The U.S. Coast Guard has released the names of the victims of Sunday’s floatplane accident off Whidbey Island near Seattle. The nine adults and one child are presumed dead. The pilot was Jason Winter. The nine passengers have been identified as Patricia Hicks, Sandra Williams, Lauren Hilty, Ross Mickel, Luke Ludwig, Rebecca Ludwig, Joanne Mera, Gabriella Hanna, and a child, Remy Mickel. They were aboard the 1967 de Havilland DHC-3 Turbine Otter that crashed in Mutiny Bay halfway between Friday Harbor and Renton.
The search for survivors was called off at noon Monday. The bulk of the wreckage has not been located; however, some personal items believed to have come from the aircraft cabin and a 6-foot-by-18-inch piece of the fuselage with the aircraft tail number, N725TH, were recovered. The aircraft is registered to Northwest Seaplanes, a Part 135 charter and sightseeing company.
Northwest Seaplanes is a family-owned business that was founded by Clyde Carlson in 1988. The aircraft was en route to Renton. Floatplanes fly between Renton and the San Juan Islands on a regular basis.
Witnesses to the accident told officials that the aircraft dove straight into the water. Shortly after the crash, the body of a woman was recovered from the water by good samaritans. The body is in the possession of the coroner pending positive identification.
The Coast Guard searched the area for more than 20 hours, from both the air and water hoping for survivors, but none were found. The average temperature of the water in the Puget Sound is roughly 54 to 60 degrees Fahrenheit. The Coast Guard estimates a person can survive in such temperatures for no more than a few hours.
Witnesses described the weather at the time of the accident as “very windy.” One witness told a local television station that a floatplane trying to land on the water probably would have had damage to the floats.
There are no reports of the pilot issuing a distress call.
During a press conference Monday afternoon, a Coast Guard spokesperson said the decision to call off the search was a painful one, and was made only after the next of kin were notified.
As part of the search efforts, submersible search units were lowered into the water and the cellphones of the passengers were pinged, yet the wreckage was not found.
According to a tweet from the U.S. Coast Guard, “Coast Guard assets completed 26 search sorties covering 1,283 linear nautical miles and saturating an area of more than 2100 sq. nautical miles.”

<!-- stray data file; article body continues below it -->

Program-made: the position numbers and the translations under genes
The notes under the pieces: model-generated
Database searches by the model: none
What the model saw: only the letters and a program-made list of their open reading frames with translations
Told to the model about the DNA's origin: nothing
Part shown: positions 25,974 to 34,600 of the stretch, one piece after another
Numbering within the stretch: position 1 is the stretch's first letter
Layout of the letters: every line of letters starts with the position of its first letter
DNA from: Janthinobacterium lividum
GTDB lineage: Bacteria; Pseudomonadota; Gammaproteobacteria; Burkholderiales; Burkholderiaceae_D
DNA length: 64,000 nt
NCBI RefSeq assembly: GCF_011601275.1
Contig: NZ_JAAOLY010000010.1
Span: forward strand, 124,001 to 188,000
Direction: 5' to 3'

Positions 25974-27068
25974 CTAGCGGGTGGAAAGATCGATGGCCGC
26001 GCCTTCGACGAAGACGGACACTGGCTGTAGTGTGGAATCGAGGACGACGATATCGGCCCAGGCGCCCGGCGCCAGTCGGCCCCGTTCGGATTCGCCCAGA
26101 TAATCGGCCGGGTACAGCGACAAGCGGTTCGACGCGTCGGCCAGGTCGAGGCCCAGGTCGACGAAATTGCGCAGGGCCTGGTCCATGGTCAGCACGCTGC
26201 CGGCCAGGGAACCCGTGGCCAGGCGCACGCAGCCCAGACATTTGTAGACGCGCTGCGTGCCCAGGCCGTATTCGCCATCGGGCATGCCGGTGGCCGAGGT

According to a tweet from Flightradar24, the last ADS-B signal from the aircraft was received at 22:08 UTC and the aircraft was showing a descent of 7,744 fpm. The altitude normally flown by Turbine Otters along this route is approximately 600 feet above the surface.
Whidbey Island has many homes along the beach. The Coast Guard is asking the public to notify them if they see an oil slick in the water or find wreckage.
The accident came at the end of a busy weekend for the aircraft. Flightaware.com shows the aircraft made several trips from Renton Municipal Airport (KRNT), south of Seattle, to the San Juan Islands to the north. Because the aircraft was equipped with amphibious floats, it could operate from either water or land runways.
On Sunday, September 4 at 9:33 a.m., the aircraft took off from KRNT bound for Roche Harbor (WA09), according to the Coast Guard, though the seaplane base there is W39. The aircraft returned to KRNT, then departed for Windsock (4WA4) on Lopez Island, then to Friday Harbor, back to Roche Harbor, returned to Friday Harbor, and then launched on the accident flight back to Renton.
The aircraft’s last takeoff was from Friday Harbor at 2:50 p.m. local time Sunday. Its last ADS-B report was 18 minutes later near Oak Harbor. The Coast Guard reports the aircraft went down off Whidbey Island, approximately 34 nm northwest of Seattle.
Northwest Seaplanes posted on its Facebook page: “The team at Northwest Seaplanes is heartbroken, we don’t know any details yet regarding the cause of the accident. We are working with the FAA, NTSB, and [Coast Guard]. We have been in communication with the families. We are praying for the families involved, including our pilot and his family.”
FLYING’s attempts to reach the company for comment were unsuccessful. A team from the National Transportation Safety Board arrived in Seattle Monday night. The investigation is expected to take one year to 18 months.